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Old 01-17-2015, 12:02 PM   #1
AlexBB
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Ubuntu directories


Hi there. I have Ubuntu 14.04 installed. Actually I have been doing a lot of work in this OS for about a year. The thing I cannot still comprehend is how to find files I installed. In this particular case I need glut.h for g++ compiler. So I go here, do this command;

Code:
sudo apt-get install freeglut3-dev
And find out that I already have the newest version (which I have suspected since I recall installing it).

So, the next step is to find the glut.h file and reference it with #include command. I cannot find it anywhere. This website says it has to be here:

Code:
/usr/lib/x86_64-linux-gnu/libglut*
Why's the asterisk? Is it a footnote or part of the code?

I don't seem to have /usr/ directory. I cannot find it anywhere.

How does Ubuntu directory work?

Thanks, - A.
 
Old 01-17-2015, 12:25 PM   #2
veerain
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You can use find command for searching.

Code:
find / -type f -name "glut.h"
 
Old 01-17-2015, 12:32 PM   #3
btmiller
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Most C header files would be in /usr/include ... libraries are in lib.
 
Old 01-17-2015, 01:12 PM   #4
AlexBB
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alex@alex-....:~/GFORTRAN-APPS/SPHERE-DESIGN$ find / -type f -name "glut.h"
find: `/run/udisks2': Permission denied
find: `/run/lightdm': Permission denied
find: `/run/cups/certs': Permission denied

Why is it so? I am the administrator on this machine. I installed this OS. I also think veerain misdialed the command. It seems to be:

Quote:
findg / -type f -name "glut.h"
The answer: No such file or directory.

This I also got:

Quote:
No command 'find:' found, did you mean:
Command 'findg' from package 'ncl-ncarg' (universe)
Command 'find' from package 'findutils' (main)
Command 'findv' from package 'polylib-utils' (universe)
find:: command not found
I also tried this:

Command 'find' from package 'findutils' (main)

Quote:
sudo apt-get install findutils
It is already there. Nothing was installed.

Where is the /usr/ directory?

Last edited by AlexBB; 01-17-2015 at 01:18 PM.
 
Old 01-17-2015, 01:19 PM   #5
AlexBB
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Where is the /usr/ directory?

Last edited by AlexBB; 01-17-2015 at 01:33 PM.
 
Old 01-17-2015, 04:49 PM   #6
AlexBB
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OK, I just installed Qt library or whatnot. Then I issued some commends I found here. See what happened:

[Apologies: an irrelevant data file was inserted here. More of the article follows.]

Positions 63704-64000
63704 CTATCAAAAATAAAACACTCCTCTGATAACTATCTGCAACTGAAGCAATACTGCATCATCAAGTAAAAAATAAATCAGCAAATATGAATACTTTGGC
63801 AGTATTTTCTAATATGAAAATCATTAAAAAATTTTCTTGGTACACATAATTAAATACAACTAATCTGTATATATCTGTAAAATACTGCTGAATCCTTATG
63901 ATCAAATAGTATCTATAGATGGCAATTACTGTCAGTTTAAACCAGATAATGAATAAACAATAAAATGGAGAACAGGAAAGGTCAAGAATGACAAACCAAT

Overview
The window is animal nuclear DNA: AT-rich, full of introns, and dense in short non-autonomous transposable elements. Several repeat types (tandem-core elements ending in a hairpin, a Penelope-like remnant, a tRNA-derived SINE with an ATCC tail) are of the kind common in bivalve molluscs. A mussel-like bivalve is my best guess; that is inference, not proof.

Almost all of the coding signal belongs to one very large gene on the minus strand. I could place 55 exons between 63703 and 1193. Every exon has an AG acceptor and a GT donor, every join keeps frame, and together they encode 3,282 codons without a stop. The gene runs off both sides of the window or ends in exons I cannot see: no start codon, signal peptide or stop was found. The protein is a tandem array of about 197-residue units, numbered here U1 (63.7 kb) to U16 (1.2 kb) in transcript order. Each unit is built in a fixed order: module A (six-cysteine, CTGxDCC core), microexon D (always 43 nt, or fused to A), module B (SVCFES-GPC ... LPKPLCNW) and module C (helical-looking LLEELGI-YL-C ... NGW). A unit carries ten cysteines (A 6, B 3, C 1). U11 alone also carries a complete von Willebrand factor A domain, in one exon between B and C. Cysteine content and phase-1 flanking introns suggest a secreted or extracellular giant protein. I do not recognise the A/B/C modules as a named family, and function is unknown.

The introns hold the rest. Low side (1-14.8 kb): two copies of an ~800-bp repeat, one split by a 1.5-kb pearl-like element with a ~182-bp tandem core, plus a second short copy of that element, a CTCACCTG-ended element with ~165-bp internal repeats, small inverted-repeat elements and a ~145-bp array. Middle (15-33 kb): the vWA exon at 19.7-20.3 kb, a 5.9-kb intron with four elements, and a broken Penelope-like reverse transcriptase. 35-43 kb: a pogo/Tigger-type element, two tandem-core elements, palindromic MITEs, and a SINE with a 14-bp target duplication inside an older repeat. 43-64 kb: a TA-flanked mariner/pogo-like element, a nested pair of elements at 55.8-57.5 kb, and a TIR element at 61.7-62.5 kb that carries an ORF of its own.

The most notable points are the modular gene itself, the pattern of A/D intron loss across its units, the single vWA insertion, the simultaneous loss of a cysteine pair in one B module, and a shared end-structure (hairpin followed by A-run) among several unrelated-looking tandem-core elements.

Quote:
alex@.....:~/GFORTRAN-APPS$ which qmake
/usr/bin/qmake
alex@alex....:~/GFORTRAN-APPS$ qmake -version
QMake version 2.01a
Using Qt version 4.8.6 in /usr/lib/i386-linux-gnu
It tells me that the library is in /usr/ subdirectory. Where is it? Why is it such a crazy mystery? I cannot find /usr/ anywhere.
 
Old 01-17-2015, 07:01 PM   #7
yancek
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Quote:
Why's the asterisk? Is it a footnote or part of the code?
It means to find and file in that directory beginning with libglut, so if you had a libglut1, libglut2, etc. they should all show.

Quote:
Where is the /usr/ directory?
In the terminal type: ls / That will show you all the directories in the root of the filesystem including usr.
If you are in a filemanager, use the up arrow to get to the root of the system. There are standard directories on Linux and they are listed under / alphabetically.

Run the find command as root, preface it with sudo. The prompt in your earlier post (#4) clearly shows you are running it as a normal user.
 
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Old 01-17-2015, 07:50 PM   #8
AlexBB
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Thank you. Very good. It is now working. A.
 
Old 01-18-2015, 08:34 AM   #9
joe_2000
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For finding files on the whole filesystem locate is very useful. You may need to install it first
Code:
sudo apt-get install locate
To be able to start using it first needs to create an index of your hard drive. It does that automatically through cron, but you can start the process right away by typing
Code:
sudo updatedb
This may take a while, but once that is done you can simply type e.g.
Code:
locate glut.h
You'll find that it is faster then find when you search the whole disk and I personally also think it's easier to use if you are not used to the find syntax
 
Old 01-18-2015, 12:22 PM   #10
AlexBB
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Cherry 2000 :-), sorry, Joe_2000, thank you. I used the first command and it installed locate as was reported. Locate works now. - A.
 
  


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